Feeling Anxious and Wanna Shake It?

You complete your CalmUp® Journey, and your rating of peace and joy doubles from a “4” to an “8” on the 1–10 scale. Then on your way to the office, someone dangerously cuts you off in traffic, and your morning is now anything but calm. Your car is fine, and you’re fine. You just can’t shake the anxiety that seems to have taken hold of you.

What do you do? You have to get to work, and you don’t want to go in carrying the morning’s tension. No matter how much you tell yourself to stop being ridiculous, darker thoughts keep creeping in:

  • That bleep driver!
  • What if I’d have been hit?
  • So much for moving up to an “8.” Now I’m more like a “2.”
  • What if something were to happen to me, and I’m not there for my family?”
  • I’m so mad!

It’s strange how your day can change in an instant. A careless driver is just one example of the type of occurrence that has the power to shift your mood from radiant to fatalistic. Even simple events can become upsetting or disrupting, like a clothing tear or a spill, a bad hair day or a blemish, something that gets broken or destroyed. More serious events can leave you feeling anxious or heartbroken, such as the death of a loved one, learning of a terminal illness, or an unexpected disaster.

How you cope depends upon many factors. From the interpretation and meaning that you give to the event, to your support systems, your faith, and even your biology. I don’t believe there is any one right or wrong way to cope. There are numerous coping choices, and you could probably brainstorm at least 10 possibilities in five minutes. I’ll give it a go:

  1. Walk into the office, say good morning, and get to work.
  2. Sit and meditate for 5 minutes.
  3. Go grab a cup of coffee and read the paper. Your life is a gem in comparison to what you read in the news.
  4. Call a friend for support.
  5. Visualize blowing the stress of the morning into a helium balloon and then setting it free.
  6. Take the morning off.
  7. Tell your coworkers about what happened to you and trust that you’re not alone.
  8. Say a prayer for yourself and include one for the person who cut you off in traffic.
  9. Focus on feeling grateful for your safety, your family, etc.
  10. Return to the conscious choices that you made in your morning’s CalmUp® Journey (see www.DrLorieGose.com)

The choices for what to do are endless. Yet coping isn’t always about doing, it’s also about being. Can you allow for being the way you are… mad? hurt? scared? Instead of trying to cover up your feelings or push them away, can you sit safely with your fear?

You might think that opening to these uncomfortable feelings would leave you feeling anxious. You might fear that the feelings will be too intense or perhaps never end. Assuming that you’re not experiencing a traumatic stress disorder, the opposite may hold true. In other words, it may be easier for you to shake off your anxious feelings by first accepting them instead of disowning them.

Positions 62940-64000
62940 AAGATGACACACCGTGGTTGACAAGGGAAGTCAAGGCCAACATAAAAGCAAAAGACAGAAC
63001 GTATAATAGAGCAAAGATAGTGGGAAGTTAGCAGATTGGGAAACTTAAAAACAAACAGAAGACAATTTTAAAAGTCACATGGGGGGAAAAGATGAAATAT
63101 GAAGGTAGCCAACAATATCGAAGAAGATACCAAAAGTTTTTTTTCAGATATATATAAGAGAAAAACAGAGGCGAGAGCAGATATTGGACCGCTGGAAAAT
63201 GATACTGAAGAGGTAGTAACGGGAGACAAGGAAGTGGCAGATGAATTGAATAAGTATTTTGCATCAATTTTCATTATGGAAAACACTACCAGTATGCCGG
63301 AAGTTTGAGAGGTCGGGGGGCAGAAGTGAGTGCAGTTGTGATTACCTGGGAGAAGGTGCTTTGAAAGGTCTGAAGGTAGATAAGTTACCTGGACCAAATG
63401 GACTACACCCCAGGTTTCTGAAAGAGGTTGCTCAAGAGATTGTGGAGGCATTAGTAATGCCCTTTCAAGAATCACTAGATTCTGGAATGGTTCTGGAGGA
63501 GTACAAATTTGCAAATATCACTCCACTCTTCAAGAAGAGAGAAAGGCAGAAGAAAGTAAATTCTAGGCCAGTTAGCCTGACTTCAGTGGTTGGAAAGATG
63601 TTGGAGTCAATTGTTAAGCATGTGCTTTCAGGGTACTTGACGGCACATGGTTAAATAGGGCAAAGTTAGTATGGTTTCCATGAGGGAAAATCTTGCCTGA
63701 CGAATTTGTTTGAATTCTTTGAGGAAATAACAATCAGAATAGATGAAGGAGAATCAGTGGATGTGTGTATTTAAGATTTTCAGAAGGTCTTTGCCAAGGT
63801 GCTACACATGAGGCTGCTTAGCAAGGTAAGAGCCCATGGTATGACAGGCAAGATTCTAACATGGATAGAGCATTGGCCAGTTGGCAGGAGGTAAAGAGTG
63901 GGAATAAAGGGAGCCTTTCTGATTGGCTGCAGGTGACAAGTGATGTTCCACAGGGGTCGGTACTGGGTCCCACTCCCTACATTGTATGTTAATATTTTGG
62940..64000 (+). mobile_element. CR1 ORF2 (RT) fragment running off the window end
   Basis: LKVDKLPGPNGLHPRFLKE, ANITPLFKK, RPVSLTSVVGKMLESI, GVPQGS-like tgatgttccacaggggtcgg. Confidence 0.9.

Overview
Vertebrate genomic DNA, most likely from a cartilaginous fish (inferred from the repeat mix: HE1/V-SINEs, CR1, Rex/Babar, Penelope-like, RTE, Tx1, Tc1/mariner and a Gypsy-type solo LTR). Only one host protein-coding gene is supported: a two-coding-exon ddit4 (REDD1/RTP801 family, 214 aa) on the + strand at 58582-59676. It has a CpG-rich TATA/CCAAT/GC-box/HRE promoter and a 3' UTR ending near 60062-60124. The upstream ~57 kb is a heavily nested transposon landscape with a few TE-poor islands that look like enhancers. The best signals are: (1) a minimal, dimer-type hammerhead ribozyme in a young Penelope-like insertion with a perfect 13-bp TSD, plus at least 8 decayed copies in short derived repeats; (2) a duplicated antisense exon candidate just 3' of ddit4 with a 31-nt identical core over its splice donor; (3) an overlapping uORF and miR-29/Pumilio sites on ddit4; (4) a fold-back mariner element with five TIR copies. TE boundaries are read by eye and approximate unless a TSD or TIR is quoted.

IT’S ABOUT YOU:

1. The next time something shifts your mood from light to dark, just watch yourself.  Be aware of how you hang on to the pessimism. Notice how your mood is affecting your behavior.

2. How can you acknowledge a previously unrecognized state of mind? What shift, if any, could you make?

3. What will it take for you to begin to love and accept all parts of yourself?

Author: Dr. Lorie Gose

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  • http://www.facebook.com/vepsteinjohnson Valerie Epstein-Johnson, LPC, ATR

    This post definitely resonates with me. Sometimes letting go can be as simple as watching yourself and acknowledging how an external event can create a sudden and dramatic shift in mood and then behavior. There’s nothing like dealing with bureaucracy, for instance, to get the blood boiling. Ever wait in line at the DMV, for instance, for what seems like (or may actually be) hours, only to learn that you don’t have a document they need? As petty and typical as this kind of experience seems, experiences like this can send me into a maelstrom of anger, regret, guilt, etc. and make me ripe for further petty frustrations and taking it out on people close to me. When this happened recently, I so wanted to hold onto my anger at the DMV clerk for her rudeness, self-blame for not thinking about what I would need before arriving, and urgency to call my husband to blame him for not reminding me what to bring. Luckily I had forgotten my phone and I was with my daughter; I had no choice but to hold the feelings or let them go. I observed how bad it felt to continue to entertain the reaction and how futile it was in changing anything for the better and how it affected my behavior with my daughter. I knew if I had had my phone I would have made an angry call that would have only created unnecessary tension between me and someone I love and make me feel worse.. I made a choice to let go. Though it might feel inauthentic at first, the intensity soon fades and you are then able to ground yourself in the moment at hand. Thanks, Lorie, for the reminder to always make this a goal.

    • Dr. Lorie Gose

      Valerie, there were so many relevant pieces to your comment. The three that were most meaningful to me include: (1) the fact that you didn’t have your phone, I believe, was a blessing rather than a coincidence, (2) how you modeled effective behavior for your daughter during a demanding time, and (3) the moment when you made your conscious choice was on the button. Thank you for taking the time to tell us your story.